by Ellen Feldman
On the eve of World War I, Assistant Secretary of the Navy Franklin Delano Roosevelt, fiercely ambitious and still untouched by polio, falls in love with his wife's social secretary, Lucy Mercer. Eleanor stumbles on their letters and divorce is discussed, but honor and ambition win out. Franklin promises he will never see Lucy again.
But Franklin and Lucy do meet again, and again they fall in love. As he prepares to run for an unprecedented third term and lead America into war, Franklin turns to Lucy for the warmth and unconditional approval Eleanor is unable to give.
Ellen Feldman brings a novelist's insight to bear on the connection of these three compelling characters. Franklin and Lucy did finally meet, across the divide of his illness and political ascendancy, her marriage and widowhood. They fell in love again. As he prepared to run for an unprecedented third term and lead America into war, Franklin turned to Lucy for the warmth and unconditional approval Eleanor was unable to give.
Drawing on recently discovered materials to re-create the voice of a woman who played a crucial but silent role in the Roosevelt presidency, Lucy is a remarkably sensitive exploration of the private lives behind a public marriage.
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1. How do the various fictional techniques such as dialogue, interior monologues, and the change of point of view --- as when Lucy imagines Eleanor finding her letters --- enhance your understanding of the characters and their historically documented actions?
2. Each chapter is preceded by quotations from contemporary characters or historical sources. Some of these observations, however, are mutually contradictory. What do you think this says about this story in particular and the writing of history and historical fiction in general?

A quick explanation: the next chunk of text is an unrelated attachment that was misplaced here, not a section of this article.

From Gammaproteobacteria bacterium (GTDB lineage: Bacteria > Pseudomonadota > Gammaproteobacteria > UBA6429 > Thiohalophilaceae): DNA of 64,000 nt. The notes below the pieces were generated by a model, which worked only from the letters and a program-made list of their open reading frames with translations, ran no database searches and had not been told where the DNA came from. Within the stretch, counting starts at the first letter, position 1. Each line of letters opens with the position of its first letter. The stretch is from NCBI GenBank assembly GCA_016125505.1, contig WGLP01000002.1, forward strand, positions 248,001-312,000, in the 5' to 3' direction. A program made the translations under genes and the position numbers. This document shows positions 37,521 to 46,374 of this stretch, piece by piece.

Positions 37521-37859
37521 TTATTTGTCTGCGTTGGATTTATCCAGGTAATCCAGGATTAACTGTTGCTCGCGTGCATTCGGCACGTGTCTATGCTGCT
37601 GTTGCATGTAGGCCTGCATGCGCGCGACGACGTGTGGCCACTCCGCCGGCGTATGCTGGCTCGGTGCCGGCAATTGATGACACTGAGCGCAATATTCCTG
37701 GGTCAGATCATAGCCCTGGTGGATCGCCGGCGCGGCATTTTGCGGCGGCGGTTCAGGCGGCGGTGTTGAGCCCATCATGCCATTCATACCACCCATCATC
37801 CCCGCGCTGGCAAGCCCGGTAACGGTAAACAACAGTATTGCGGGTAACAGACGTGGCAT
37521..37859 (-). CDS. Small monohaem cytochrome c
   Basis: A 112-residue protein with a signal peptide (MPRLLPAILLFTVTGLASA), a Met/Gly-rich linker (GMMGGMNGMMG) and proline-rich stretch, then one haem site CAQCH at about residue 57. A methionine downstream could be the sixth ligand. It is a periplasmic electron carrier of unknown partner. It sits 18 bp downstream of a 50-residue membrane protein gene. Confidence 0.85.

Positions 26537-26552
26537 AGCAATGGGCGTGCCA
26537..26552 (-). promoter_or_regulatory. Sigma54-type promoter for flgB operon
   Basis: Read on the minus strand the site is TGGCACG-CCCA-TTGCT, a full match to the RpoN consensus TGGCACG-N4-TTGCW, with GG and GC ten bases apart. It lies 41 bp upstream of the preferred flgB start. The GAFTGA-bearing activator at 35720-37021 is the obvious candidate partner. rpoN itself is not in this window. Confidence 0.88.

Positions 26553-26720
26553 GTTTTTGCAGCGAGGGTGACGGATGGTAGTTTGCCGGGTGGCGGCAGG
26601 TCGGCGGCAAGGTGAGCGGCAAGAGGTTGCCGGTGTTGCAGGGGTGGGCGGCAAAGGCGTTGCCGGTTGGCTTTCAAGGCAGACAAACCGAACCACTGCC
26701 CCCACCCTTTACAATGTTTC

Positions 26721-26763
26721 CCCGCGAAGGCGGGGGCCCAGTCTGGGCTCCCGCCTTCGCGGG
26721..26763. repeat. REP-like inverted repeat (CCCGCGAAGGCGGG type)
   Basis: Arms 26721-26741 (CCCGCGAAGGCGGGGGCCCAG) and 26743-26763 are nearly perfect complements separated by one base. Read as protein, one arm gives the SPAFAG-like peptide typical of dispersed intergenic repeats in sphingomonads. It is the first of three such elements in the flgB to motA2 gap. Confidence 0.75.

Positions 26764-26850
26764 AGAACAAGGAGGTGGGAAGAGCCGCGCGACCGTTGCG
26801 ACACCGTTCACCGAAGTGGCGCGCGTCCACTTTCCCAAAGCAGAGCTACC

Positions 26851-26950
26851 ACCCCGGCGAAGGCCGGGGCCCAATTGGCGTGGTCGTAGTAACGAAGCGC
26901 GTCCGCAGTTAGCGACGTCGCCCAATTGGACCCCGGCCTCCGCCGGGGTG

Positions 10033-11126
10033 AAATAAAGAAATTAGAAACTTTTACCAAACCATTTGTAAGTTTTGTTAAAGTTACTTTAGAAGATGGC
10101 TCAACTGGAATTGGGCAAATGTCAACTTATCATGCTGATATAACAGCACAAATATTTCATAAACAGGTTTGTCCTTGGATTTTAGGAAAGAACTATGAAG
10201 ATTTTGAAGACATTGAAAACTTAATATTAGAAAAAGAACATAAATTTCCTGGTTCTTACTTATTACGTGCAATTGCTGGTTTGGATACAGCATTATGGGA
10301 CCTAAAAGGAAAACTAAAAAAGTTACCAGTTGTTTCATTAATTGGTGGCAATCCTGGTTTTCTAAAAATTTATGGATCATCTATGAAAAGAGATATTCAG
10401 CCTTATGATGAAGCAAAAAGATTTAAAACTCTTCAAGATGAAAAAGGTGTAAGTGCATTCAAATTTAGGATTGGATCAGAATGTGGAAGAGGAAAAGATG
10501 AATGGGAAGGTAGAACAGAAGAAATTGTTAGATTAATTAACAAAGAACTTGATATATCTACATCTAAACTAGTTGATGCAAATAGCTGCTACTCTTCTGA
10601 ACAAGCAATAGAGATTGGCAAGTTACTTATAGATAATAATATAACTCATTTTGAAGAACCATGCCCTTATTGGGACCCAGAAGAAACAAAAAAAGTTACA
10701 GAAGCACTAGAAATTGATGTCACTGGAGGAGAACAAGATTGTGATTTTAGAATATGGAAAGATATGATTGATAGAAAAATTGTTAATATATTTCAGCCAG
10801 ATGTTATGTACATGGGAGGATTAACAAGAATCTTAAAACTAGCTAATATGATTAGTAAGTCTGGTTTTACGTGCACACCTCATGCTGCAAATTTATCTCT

3. Lucy is an "unreliable narrator." Was there some point at which you realized this or did it dawn on you gradually? How do you think her unreliability deepens the book and makes it more complex?
4. Traditional interpretations of this chapter of American history have stereotyped Eleanor Roosevelt as the "wronged wife" and Lucy Mercer as "the other woman." Do you believe this assessment is fair? Did you feel sympathy for both women? Did your sympathies shift, and if so, at what points?
5. The book begins with a quotation from Arthur Schlesinger, Jr., stating that "if Lucy Mercer in any way helped Franklin Roosevelt sustain the frightful burdens of leadership in the Second World War, the nation has good reason to be grateful to her." Do you agree with this assessment?
6. The character Lucy speaks of the mores of another era. How did the book bring that world to life? Did it allow you to suspend contemporary judgment and current expectations for men and women and understand the characters in terms of their own times?
7. The character Franklin Delano Roosevelt is at the center of the novel just as the public figure FDR was the center of the world at the time. Few would dispute that he was one of our greatest presidents. Many criticize his behavior toward those close to him. Do you think great men and women should be held to the same standards of personal behavior as ordinary individuals or must society give them more leeway?